With Christmas here, I have to wonder, how many kids recognize the parallels between Jesus and Santa and discard the former with the latter. I honestly don’t know. It seems like it should be a lot, but doesn’t seem to be that common. I was raised reform Jewish, so it took me a long time […]

Bigger is better

Sandra Witelson (who examined Albert Einstein’s brain), et al., have a paper in Brain which reports on their study on intelligence and brain size in 100 postmortem brains. They conclude that bigger is indeed better; however, they found differences between men and women. From EurekaAlert: In women, verbal intelligence was clearly correlated with brain size, […]

Ancient polymorphism

Ancient balanced polymorphism preserved in Chinese ethnic minorities.

Moyzis paper

There’s an interesting article (by Eric Wang, Bob Moyzis and company, using HapMap data) coming out in the next day or so in PNAS. It’s covered by Science: http://sciencenow.sciencemag.org/cgi/content/full/2005/1220/2 Seems that they’ve found some 1800 human genes currently undergoing selective sweeps: most are regional. The gene functions ae highly concentrated in host-pathogen interactions, reproduction, DNA […]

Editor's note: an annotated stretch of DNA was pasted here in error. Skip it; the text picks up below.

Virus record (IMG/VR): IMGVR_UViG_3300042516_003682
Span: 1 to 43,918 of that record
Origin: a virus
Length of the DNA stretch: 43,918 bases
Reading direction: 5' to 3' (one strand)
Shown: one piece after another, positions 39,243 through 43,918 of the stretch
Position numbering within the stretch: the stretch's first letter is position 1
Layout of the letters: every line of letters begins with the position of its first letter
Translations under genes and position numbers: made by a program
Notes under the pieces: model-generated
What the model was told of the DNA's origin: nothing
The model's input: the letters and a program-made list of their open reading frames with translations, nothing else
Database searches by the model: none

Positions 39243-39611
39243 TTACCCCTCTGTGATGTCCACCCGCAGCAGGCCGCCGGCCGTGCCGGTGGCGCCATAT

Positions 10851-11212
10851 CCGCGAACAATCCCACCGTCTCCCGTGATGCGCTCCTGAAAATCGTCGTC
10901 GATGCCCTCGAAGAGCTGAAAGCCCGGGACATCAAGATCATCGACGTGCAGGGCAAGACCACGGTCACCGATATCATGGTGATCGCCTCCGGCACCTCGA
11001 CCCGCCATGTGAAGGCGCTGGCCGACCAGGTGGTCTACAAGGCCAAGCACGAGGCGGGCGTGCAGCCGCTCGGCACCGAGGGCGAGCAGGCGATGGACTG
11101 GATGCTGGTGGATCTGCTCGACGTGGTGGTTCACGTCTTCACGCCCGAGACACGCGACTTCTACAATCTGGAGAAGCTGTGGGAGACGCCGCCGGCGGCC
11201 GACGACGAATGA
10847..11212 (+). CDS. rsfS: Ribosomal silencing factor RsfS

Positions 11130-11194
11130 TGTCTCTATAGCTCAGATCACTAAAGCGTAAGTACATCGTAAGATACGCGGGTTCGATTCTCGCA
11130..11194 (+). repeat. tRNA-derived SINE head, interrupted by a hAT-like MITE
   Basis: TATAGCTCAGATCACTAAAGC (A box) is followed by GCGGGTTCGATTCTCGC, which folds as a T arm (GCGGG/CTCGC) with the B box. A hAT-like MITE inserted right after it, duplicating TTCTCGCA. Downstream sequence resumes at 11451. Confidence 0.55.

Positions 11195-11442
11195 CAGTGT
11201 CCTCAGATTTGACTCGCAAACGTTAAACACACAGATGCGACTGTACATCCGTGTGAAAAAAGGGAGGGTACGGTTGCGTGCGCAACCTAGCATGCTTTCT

The Anglican origins of neo-Darwinianism?

In terms of the relationship between religion and “neo-Darwinianism,” it is interesting to remember that R.A. Fisher, the mathematical geneticist who fused quantitative (biometrical) genetics with Mendelian theory and data, and served as the driving force and spark being the Modern Synthesis,1 was a conventional Anglican. The gradualist-selectionist orthodoxy elaborated by Richard Dawkins is a […]

The humanities & the university